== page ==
The sanctuary of Santa Maria dell'Isola is the symbol of Tropea, and it is easy to see why. Perched high on a rocky promontory and accessible only by a winding flight of stone steps cut into the cliff side, it dominates the sea view from Piazza Ercole, the main town square. Believed to date from the 4th century AD, it has been rebuilt many times and took its present form in the 18th century, after it was damaged by an earthquake. The inside of the church is unadorned, but visitors can climb up to the roof to admire the splendid view or wander through the pleasant garden set on the rocks behind the building. The beach below the rock is considered to be among the most beautiful in Italy.

    Largo Marina dell'Isola, Tropea, Calabria, 89861, Italy

    Sight Details

    Rate Includes: Church free, garden €3
  • 15. Sassi di Matera

    Matera's Sassi are piled chaotically atop one another down the sides of a steep ravine. Some date from Paleolithic times, when they were truly just caves. Over time, they were transformed into enclosed houses. In the 1960s, most inhabitants moved into ugly apartment blocks. The 1993 designation as a UNESCO World Heritage site, however, resulted in a cleanup and gentrification, with hotels, bars, and restaurants taking over many structures. From the upper town, the Strada Panoramica walk offers stellar views of the two areas known as Sasso Caveoso and Sasso Barisano.

    Sasso Caveoso, Matera, Basilicate, 75100, Italy
    View Tours and Activities
  • 16. Storica Casa Grotta di Vico Solitario

    Head to this house-museum in the Sasso Caveoso district for moving insights into what peasant life was like in a limestone cave dwelling. The cramped quarters are filled with traditional utensils and furniture, the belongings of its last inhabitants, who left in 1956 as part of a forced relocation of some 15,000 Sassi residents to apartment blocks. With its rainwater cistern, hand loom, storage niches, and tiny kitchen area and other living spaces (for both the family and their animals), the cave also demonstrates the ingenuity that made living here possible.

    Vicinato di vico Solitario 11, Matera, Basilicate, 75100, Italy

    Sight Details

    Rate Includes: €5
  • 17. Torre Guaceto

    The transparent water and chalky sand of this marine reserve extend 12 miles along the coast and 4 miles inland, where the wetlands are a haven for wildlife. Those seeking a spectacular walk in an unspoiled expanse head to the Spiaggia delle Conchiglie, which consists of tiny white shells. Note: it’s protected and off-limits to bathers. A shuttle bus operates from the main car park. Amenities: food and drink; lifeguards; parking (fee); toilets. Best for: snorkeling; sunrise; sunset; swimming; walking.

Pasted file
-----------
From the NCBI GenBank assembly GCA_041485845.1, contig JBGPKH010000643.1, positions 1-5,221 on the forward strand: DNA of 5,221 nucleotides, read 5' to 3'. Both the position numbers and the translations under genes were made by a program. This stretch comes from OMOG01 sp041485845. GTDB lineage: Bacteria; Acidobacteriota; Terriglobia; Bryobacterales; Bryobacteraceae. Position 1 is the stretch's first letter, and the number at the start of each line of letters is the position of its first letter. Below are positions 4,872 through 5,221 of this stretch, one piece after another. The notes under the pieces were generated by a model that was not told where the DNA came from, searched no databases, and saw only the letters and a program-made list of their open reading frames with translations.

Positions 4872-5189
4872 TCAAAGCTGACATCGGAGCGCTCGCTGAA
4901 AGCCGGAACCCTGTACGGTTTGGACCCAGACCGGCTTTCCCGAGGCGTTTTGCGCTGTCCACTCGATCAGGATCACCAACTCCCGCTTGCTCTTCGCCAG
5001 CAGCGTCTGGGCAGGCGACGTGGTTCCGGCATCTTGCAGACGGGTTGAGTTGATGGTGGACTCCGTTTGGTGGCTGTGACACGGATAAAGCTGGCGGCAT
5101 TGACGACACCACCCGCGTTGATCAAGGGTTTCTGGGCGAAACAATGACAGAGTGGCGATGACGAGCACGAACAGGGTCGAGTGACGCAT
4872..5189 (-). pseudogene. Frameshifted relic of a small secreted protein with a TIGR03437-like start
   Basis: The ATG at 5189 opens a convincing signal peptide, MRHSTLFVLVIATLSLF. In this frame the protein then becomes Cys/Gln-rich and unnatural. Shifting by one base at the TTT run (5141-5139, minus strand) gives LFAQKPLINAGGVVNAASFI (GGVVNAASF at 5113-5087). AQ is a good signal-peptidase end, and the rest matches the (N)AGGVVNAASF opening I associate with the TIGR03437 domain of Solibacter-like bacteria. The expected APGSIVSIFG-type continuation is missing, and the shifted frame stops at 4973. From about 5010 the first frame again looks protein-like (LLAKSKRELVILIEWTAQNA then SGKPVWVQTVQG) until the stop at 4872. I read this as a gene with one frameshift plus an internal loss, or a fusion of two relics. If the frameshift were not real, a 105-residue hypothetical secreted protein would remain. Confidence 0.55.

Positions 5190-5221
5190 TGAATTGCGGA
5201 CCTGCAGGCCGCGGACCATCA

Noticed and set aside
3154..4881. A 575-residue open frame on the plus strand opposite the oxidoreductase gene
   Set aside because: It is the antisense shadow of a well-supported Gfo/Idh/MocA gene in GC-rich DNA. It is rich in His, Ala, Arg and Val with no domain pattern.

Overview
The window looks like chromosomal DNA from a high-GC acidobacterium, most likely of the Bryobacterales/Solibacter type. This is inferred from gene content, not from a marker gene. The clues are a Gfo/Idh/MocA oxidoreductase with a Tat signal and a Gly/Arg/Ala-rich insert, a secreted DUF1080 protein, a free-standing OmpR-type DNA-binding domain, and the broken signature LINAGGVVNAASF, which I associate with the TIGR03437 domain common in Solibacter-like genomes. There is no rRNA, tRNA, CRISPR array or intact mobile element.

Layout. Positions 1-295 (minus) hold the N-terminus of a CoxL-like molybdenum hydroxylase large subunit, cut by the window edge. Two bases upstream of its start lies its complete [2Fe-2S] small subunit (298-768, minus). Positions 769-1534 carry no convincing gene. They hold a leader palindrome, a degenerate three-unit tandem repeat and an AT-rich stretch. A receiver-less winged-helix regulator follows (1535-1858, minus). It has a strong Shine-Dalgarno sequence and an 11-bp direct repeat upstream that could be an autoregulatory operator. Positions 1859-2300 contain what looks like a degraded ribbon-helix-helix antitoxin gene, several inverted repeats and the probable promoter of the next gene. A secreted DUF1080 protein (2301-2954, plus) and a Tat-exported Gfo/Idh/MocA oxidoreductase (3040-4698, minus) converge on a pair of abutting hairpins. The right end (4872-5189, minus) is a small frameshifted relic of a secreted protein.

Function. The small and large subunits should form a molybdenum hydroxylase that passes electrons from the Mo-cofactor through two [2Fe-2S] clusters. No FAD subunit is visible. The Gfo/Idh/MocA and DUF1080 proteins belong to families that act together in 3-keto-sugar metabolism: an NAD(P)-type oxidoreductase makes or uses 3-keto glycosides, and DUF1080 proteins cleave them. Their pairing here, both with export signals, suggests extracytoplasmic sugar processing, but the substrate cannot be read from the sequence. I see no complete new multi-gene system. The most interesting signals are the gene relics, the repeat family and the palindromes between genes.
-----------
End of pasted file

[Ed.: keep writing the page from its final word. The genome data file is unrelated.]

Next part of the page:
Riserva Naturale di Torre Gauceto, Ostuni, Apulia, 72012, Italy
    0831-989976-for info and guided visits
  • 18. Alberobello–Martina Franca Road

    The trulli in Alberobello itself are impressive, but the most scenic concentration of these unique conical structures is along a 15-km (9-mile) stretch of the SS172 (Alberobello–Martina Franca) through the tranquil Valle d'Itria. Stop to visit some of the area's vineyards and oil mills—many of which have a welcoming open-door policy—surrounded by vast groves of ancient gnarled olive trees.

    Alberobello, Apulia, Italy
  • 19. Basilica di San Martino

    A splendid example of southern Italian Baroque architecture, the basilica contains rows of lavishly decorated altars in polychrome marbles, as well as treasures like the silver statues of the two patron saints, San Martino and Santa Comasia. To the right of the main altar note the illuminated niche with the sculpture of the Madonna Pastorella as a shepherd girl in a gown of cloth-of-gold, defending Christ's flock from demons. 

    Via Vittorio Emanuele 30, Martina Franca, Apulia, 74015, Italy

    Sight Details

    Rate Includes: €3 museum; €2 for guided tour, Museum closed Mon.
  • 20. Cala Jannita

    Maratea's dramatic rock topography is best experienced from this fab little bay and its Spiaggia Nera (Black Beach) with sparkling limpid waters and striking dark, volcanic pebbles. Bring sandals or shoes as it's a tricky approach. Amenities: food and drink; lifeguards; parking (fee); showers; toilets. Best for: swimming. For a kayak adventure around Maratea's beaches and sea caves visit www.flymaratea.it, which also offers guided treks for all abilities.

    Maratea, Basilicate, 85046, Italy